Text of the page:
If ever Movie Bob
comes into the conversation, the word "fanboy
" is never too far behind. It can hardly be argued that the man is enormously biased; although he seldom praises Nintendo
more than they deserve, he does praise them constantly
, and he attacks other aspects of gaming culture (particuarly first-person shooters and their fan base) with out-and-out vindictiveness
and little to no provocation. He's got an ego the size of his head, which was quite something even before
it became inflated following his rise in popularity; the first Screw Attack episode is indeed a pretty bad offender, as is his review of Sherlock Holmes
, wherein he has the sheer 'nads to compare himself to the Great Detective.
But this is a good opportunity to remember that, hey, nobody's perfect. Bob may like himself a bit too much, and he's warlike
about his opinions, but that doesn't change the fact that his observations about gamer culture as a whole
are deeper, better thought-out, and just plain smarter
than those of just about everyone else who ever picked up their mic to talk about video games on the Internet. Everyone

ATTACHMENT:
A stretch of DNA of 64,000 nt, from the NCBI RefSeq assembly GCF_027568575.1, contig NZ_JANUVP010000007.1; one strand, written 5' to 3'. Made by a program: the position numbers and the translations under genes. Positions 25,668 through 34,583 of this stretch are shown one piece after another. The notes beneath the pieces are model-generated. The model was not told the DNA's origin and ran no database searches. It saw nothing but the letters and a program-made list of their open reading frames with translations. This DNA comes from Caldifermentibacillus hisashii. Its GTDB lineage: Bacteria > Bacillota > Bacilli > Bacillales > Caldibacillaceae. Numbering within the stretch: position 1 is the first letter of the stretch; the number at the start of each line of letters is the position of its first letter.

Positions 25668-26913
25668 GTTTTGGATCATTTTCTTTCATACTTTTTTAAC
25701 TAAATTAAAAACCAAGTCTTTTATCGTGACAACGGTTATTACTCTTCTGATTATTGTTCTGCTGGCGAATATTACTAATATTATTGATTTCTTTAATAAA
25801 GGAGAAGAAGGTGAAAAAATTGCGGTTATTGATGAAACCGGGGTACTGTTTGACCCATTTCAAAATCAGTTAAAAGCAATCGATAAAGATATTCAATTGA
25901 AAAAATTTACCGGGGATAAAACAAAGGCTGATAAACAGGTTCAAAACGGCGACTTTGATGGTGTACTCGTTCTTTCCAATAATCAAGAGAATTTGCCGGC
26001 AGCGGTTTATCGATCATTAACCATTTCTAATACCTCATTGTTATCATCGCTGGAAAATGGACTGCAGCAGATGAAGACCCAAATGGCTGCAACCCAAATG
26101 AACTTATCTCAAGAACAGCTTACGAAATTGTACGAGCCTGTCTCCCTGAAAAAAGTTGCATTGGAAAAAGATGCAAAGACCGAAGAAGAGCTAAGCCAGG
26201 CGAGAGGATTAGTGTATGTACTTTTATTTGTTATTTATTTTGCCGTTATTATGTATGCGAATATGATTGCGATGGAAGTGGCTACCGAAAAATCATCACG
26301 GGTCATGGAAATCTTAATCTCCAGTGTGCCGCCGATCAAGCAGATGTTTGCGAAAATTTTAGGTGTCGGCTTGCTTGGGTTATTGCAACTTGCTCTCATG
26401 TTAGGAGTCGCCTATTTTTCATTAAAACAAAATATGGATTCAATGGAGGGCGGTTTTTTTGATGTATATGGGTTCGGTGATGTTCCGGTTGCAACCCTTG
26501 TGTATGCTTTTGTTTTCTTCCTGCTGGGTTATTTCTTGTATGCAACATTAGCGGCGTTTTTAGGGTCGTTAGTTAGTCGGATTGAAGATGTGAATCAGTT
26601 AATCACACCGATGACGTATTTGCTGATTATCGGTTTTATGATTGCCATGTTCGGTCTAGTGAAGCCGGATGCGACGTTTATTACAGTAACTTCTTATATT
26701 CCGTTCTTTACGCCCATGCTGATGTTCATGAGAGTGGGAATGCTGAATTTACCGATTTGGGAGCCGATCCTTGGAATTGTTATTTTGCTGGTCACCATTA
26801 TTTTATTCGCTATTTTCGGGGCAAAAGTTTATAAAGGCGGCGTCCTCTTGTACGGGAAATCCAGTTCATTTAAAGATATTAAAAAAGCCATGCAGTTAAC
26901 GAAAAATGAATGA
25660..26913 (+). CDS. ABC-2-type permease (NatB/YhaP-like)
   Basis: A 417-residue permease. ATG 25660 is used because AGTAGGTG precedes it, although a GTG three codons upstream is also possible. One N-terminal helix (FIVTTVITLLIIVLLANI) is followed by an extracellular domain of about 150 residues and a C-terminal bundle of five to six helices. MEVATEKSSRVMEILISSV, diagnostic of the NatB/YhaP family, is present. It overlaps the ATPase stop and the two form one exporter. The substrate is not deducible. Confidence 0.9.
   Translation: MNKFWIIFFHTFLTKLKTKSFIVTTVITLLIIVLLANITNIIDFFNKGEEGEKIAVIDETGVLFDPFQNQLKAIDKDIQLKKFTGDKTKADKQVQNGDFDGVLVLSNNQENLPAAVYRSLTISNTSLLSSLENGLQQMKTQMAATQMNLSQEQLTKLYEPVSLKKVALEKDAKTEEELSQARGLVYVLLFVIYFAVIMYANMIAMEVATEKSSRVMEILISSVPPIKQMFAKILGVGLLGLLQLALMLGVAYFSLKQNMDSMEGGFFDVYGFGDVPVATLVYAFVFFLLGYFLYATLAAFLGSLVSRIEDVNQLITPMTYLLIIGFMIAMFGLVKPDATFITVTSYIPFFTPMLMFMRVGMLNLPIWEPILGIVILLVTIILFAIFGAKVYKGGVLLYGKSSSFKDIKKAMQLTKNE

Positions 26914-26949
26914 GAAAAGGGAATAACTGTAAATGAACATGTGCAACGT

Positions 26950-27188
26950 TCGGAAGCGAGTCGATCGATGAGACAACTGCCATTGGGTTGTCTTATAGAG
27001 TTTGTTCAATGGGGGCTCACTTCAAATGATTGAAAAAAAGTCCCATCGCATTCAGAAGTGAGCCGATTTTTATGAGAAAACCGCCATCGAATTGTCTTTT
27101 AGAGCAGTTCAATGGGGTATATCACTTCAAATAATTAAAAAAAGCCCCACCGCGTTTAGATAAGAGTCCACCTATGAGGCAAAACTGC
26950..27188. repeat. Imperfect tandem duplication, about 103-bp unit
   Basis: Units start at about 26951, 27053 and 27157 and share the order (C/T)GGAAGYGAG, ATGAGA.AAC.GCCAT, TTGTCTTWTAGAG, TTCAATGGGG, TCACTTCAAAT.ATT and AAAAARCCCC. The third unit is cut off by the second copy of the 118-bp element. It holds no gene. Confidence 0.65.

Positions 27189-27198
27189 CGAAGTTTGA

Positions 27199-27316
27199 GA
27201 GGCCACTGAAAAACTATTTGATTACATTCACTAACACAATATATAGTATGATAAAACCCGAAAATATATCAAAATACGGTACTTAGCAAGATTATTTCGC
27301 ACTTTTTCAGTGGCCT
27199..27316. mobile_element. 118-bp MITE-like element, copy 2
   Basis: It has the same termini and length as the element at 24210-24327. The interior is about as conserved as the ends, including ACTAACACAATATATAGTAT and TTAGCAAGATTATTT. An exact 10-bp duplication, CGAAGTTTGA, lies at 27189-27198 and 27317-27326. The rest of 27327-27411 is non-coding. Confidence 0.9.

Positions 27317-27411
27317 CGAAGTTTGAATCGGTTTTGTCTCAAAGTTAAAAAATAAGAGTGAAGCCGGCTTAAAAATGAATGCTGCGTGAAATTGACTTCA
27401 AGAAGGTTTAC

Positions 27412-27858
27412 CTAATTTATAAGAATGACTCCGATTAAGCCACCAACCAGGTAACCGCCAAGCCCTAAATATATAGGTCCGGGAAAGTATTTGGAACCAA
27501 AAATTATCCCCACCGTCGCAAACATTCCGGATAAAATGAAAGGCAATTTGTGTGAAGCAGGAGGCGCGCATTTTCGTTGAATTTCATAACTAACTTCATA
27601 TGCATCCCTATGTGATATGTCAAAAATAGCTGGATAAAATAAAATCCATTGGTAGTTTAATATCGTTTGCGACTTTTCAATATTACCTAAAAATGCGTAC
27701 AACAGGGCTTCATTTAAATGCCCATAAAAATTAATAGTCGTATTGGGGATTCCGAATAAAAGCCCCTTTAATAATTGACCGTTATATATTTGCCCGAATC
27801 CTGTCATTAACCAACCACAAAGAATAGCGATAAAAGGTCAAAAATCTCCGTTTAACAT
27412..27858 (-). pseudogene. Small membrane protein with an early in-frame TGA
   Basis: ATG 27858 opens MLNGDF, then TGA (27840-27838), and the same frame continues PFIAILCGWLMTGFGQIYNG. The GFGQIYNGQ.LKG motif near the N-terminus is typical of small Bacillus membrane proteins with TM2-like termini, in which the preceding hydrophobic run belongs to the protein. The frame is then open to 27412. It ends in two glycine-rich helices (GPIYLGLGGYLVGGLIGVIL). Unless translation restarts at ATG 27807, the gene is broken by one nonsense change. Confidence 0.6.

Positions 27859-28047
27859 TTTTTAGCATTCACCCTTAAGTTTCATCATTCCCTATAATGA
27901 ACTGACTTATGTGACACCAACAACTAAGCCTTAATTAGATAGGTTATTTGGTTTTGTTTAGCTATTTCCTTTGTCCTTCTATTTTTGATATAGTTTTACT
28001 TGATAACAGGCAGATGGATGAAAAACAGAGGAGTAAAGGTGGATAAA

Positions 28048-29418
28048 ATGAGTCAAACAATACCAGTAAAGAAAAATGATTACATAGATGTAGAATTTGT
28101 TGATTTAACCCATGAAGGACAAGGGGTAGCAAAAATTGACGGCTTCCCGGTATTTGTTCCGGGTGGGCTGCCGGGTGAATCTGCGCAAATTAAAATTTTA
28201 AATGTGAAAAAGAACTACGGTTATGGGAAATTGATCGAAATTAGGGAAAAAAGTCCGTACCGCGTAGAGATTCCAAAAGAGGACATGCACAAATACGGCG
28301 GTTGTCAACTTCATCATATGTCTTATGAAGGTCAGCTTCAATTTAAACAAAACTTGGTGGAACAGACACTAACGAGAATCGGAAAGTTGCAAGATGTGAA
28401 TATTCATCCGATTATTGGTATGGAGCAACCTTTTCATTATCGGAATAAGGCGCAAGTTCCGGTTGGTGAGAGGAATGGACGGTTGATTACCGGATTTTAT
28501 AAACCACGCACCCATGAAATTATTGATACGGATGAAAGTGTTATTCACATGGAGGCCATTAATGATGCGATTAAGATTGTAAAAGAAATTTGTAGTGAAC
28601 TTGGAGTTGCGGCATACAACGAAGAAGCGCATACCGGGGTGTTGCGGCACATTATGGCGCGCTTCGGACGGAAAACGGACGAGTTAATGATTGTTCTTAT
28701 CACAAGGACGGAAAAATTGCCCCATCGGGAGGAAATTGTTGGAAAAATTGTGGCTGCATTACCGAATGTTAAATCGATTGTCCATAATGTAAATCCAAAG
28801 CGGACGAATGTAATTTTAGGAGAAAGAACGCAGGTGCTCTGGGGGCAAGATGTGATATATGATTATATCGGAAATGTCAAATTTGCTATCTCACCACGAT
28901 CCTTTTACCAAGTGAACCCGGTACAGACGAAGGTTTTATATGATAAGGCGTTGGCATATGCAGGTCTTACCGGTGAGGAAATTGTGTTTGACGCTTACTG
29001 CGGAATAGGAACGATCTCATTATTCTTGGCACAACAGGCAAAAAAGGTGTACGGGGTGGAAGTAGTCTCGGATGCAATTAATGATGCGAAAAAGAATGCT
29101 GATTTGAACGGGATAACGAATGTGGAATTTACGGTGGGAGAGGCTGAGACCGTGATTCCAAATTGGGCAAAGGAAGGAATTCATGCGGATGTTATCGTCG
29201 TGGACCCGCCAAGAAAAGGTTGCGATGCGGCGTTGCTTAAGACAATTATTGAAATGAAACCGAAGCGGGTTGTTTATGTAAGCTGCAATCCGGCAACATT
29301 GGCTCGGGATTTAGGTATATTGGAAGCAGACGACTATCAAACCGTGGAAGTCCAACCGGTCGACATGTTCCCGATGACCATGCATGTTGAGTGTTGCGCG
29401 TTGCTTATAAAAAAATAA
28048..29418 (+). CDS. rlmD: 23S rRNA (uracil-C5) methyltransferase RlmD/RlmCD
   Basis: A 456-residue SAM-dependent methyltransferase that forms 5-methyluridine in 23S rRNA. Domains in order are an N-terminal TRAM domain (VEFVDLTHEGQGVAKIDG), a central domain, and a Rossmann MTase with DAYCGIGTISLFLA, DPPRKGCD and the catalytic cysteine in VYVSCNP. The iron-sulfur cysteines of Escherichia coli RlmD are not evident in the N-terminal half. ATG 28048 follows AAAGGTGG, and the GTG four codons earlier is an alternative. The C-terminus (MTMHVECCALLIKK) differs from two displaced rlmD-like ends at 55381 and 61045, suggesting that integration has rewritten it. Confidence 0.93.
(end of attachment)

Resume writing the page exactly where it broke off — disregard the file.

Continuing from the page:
has something to say about their favorite (and least favorite) video games
, but how many of them stop to ask, Yes, but what does that say about us as people?
What does it say about gamer culture? What does it say about culture, period? What will our games say about us to our grandchildren? What will their
games say about them?
You can count these people on your fingers. Substract the ones who feel negatively about video games, and we're left only with Movie Bob
When Bob discusses something objective, he is always truthful, and when he discusses something subjective, he is always sincere. If you're a fan of Halo
or Call Of Duty
, for instance, you may not feel that Bob is the kind of guy you'd like to hang out with. But beware of the ad hominem
fallacy, my friends; even at his angriest, Bob has something worthwhile to say. Take it from this Nintendo-loving Yahtzee
fan, and enjoy the show.